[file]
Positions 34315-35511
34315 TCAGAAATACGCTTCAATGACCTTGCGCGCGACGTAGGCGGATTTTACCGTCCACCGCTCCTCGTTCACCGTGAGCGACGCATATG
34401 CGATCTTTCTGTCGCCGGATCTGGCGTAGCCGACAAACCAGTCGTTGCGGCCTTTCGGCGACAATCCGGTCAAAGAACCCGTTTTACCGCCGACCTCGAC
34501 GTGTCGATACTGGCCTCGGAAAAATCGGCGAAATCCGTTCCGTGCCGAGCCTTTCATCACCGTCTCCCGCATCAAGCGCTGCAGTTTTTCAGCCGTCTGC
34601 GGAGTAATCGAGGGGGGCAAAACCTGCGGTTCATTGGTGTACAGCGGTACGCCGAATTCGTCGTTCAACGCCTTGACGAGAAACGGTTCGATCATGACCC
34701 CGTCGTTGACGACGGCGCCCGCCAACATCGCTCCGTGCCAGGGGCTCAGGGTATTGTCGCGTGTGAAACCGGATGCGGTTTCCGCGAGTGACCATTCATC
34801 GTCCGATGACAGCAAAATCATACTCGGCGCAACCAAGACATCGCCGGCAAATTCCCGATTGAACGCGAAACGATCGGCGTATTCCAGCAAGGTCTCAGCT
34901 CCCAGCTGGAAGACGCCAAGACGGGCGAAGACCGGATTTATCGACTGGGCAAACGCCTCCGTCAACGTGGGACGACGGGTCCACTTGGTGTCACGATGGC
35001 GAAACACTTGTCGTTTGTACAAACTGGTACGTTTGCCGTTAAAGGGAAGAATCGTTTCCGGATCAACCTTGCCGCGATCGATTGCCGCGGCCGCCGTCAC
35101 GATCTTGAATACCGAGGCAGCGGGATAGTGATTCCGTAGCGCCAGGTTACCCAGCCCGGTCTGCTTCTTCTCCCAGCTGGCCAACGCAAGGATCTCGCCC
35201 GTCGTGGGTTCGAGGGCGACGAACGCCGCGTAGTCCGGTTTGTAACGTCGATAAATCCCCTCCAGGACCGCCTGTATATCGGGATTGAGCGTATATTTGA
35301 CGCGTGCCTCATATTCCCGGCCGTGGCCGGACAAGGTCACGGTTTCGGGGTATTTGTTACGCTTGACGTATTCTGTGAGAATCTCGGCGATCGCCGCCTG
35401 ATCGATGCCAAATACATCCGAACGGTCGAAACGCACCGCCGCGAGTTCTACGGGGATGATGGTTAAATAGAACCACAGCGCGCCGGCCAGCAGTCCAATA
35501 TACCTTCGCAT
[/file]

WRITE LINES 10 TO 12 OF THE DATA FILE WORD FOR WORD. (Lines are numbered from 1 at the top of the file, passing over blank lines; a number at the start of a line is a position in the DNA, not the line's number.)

35101 GATCTTGAATACCGAGGCAGCGGGATAGTGATTCCGTAGCGCCAGGTTACCCAGCCCGGTCTGCTTCTTCTCCCAGCTGGCCAACGCAAGGATCTCGCCC
35201 GTCGTGGGTTCGAGGGCGACGAACGCCGCGTAGTCCGGTTTGTAACGTCGATAAATCCCCTCCAGGACCGCCTGTATATCGGGATTGAGCGTATATTTGA
35301 CGCGTGCCTCATATTCCCGGCCGTGGCCGGACAAGGTCACGGTTTCGGGGTATTTGTTACGCTTGACGTATTCTGTGAGAATCTCGGCGATCGCCGCCTG